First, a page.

Let’s take a step into the mind of surrealist anime master Satoshi Kon. Focusing on the sociological impact of the Lil’ Slugger phenomenon, Paranoia Agent tells a surrealist story about the implications of fear and guilt on society. Unlike most of the other entries on our list, “Paranoia Agent” has had no manga or light novel adaptations since its release. Not for lack of trying, as one novel, written by Satoshi Kon himself, was eventually adapted and added to the franchise. No matter how much you want to, don’t fall victim to Lil’ Slugger.

#3: “Code Geass: Lelouch of the Rebellion” (2006-08)

Morality is a tricky thing, and one of the most powerful themes in this series is that nothing is black and white and freedom comes with a huge price tag. No one knows this better than “Code Geass” protagonist Lelouch vi Britannia, who receives the “Power of Kings”, known as the Geass. Using this power to free Japan from the oppressive Britannia Empire, he is branded as a hero by some, and terrorist by others. “Code Geass” quickly became a super popular must see for any anime fan, also spawning a multitude of adaptions across the majority of mediums anime has to offer.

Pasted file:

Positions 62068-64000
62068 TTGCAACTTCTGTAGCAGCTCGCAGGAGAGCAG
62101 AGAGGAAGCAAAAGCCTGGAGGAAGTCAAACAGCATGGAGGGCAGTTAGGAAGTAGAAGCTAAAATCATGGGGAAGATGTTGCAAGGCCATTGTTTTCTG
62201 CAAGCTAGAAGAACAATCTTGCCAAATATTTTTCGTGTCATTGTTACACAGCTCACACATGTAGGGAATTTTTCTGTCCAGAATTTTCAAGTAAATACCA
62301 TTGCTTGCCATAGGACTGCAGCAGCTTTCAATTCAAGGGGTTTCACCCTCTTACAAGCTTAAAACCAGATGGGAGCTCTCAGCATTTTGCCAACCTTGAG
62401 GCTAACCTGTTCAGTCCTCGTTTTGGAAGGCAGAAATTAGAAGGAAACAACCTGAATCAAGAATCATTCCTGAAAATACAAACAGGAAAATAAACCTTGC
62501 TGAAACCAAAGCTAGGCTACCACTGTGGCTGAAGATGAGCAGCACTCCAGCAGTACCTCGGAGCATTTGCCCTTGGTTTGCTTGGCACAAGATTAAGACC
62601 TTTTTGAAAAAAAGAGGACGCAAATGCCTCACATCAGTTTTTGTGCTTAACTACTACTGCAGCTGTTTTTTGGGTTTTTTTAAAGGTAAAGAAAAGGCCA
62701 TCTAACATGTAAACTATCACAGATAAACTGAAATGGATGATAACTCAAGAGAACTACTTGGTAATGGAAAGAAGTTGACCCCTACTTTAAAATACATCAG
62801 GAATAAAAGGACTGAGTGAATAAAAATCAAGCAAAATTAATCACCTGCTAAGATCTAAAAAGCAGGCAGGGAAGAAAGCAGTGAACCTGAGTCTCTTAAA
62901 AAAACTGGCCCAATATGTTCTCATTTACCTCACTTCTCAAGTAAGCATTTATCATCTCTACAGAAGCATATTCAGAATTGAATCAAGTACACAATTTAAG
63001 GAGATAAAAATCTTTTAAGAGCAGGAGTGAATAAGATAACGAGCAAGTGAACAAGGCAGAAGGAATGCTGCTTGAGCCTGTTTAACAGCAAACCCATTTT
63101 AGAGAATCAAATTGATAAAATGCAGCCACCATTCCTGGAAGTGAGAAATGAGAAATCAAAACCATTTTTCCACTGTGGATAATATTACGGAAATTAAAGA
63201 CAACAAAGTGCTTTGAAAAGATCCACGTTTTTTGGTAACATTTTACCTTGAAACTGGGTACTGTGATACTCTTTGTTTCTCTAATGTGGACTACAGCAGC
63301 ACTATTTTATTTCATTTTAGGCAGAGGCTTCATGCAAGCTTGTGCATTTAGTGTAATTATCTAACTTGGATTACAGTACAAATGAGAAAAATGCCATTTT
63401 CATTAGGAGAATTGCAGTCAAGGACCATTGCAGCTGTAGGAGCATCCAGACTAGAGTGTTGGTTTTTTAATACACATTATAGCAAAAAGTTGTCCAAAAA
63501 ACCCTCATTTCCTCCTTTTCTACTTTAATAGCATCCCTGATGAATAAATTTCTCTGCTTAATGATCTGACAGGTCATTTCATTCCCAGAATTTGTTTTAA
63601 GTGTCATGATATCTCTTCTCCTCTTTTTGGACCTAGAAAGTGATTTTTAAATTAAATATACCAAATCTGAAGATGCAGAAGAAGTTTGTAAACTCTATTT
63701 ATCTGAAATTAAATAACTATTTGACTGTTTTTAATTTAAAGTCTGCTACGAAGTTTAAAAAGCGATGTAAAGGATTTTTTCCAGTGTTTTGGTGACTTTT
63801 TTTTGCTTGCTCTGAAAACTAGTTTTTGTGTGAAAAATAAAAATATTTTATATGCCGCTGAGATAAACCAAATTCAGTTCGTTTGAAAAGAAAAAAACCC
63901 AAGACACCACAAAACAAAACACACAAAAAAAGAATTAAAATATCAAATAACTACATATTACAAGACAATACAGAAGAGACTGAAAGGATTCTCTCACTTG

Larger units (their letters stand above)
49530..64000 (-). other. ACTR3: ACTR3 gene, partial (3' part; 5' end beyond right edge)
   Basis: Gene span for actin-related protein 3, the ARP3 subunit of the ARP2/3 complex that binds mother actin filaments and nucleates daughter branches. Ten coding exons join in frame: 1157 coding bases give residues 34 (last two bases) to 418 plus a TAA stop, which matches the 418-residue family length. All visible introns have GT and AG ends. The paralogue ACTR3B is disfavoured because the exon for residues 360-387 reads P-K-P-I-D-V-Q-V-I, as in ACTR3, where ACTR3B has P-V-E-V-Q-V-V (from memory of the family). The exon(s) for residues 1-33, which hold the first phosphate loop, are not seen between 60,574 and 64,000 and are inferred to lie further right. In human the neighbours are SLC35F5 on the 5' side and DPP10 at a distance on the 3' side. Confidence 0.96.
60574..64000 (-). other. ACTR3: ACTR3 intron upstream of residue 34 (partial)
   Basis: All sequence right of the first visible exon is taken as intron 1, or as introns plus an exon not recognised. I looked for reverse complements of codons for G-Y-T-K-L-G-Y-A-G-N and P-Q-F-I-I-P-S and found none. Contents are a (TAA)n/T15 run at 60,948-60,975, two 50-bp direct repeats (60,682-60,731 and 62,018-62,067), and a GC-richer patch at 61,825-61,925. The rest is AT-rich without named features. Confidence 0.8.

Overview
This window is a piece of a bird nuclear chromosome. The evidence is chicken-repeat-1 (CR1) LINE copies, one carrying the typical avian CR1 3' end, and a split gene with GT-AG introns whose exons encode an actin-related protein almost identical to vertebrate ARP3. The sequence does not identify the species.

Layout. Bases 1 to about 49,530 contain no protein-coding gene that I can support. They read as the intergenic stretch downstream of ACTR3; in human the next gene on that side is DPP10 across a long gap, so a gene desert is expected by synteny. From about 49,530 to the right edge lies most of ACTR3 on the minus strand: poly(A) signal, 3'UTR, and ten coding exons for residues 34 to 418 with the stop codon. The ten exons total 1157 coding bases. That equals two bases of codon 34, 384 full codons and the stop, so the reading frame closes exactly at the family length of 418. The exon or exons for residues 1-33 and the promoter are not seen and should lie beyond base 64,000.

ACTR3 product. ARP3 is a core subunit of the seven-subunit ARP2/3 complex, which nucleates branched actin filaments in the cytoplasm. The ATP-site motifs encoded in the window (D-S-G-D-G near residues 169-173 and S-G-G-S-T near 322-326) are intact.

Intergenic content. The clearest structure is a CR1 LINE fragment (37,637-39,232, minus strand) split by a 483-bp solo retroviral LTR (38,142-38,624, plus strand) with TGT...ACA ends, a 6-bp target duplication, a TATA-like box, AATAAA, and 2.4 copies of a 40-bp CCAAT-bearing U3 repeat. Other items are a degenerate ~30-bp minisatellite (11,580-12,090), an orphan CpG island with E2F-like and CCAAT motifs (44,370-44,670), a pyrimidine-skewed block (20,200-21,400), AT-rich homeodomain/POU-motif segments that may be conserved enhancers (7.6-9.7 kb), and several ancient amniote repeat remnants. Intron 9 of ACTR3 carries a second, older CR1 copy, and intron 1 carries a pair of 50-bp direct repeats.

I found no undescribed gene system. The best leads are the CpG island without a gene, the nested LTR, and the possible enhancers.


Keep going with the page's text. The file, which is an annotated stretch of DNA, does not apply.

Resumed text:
#2: “Darker Than Black” (2007-09)

Taking place after the anomalies “Hell’s Gate” and “Heavens Gate” appeared in Japan and South America that vastly impacted both the land and sky around them. Shortly afterwards were the appearance of individuals with super human powers known as “Contractors”, this series explores just how much an individual will give up in order to wield absolute power. “Darker Than Black” quickly gained fans due to its unique take on film noir, becoming a hidden gem among the modern anime community. While many adaptations have followed after the anime’s success, we still recommend the original for the full effect. What would you do to become a Contractor?
Before we reveal our top pick, here are a few honourable mentions.
“FLCL” (2000-01)

“Blood+” (2005-06)

“Kill La Kill” (2013-14)

“Serial Experiments Lain” (1998)

“Tenchi Muyo! Ryo-Ohki” (1992-2005)

“Un-Go” (2011)

#1: “Neon Genesis Evangelion” (1995-96)

The apocalypse is nigh. Actually it already happened. In this mind blowing mecha classic, “Neon Genesis Evangelion” tells the story of teenage boy Shinji as he is forced to defend an apocalyptic Earth from the encroaching Angel threat. Created as an original idea during the creator’s depression, the series has spawned multiple additions to the franchise, including the equally popular “End of Evangelion” anime film. “Neon Genesis Evangelion” had become one of the best selling anime series of the 1990s, introducing anime to an entirely new audience. Evangelion is one of the biggest and most acclaimed series in anime, and earns even more points for being an original series not based on an anime.

Do you agree with our list? What is your favorite non-manga anime? For more original top tens published every day, be sure to subscribe to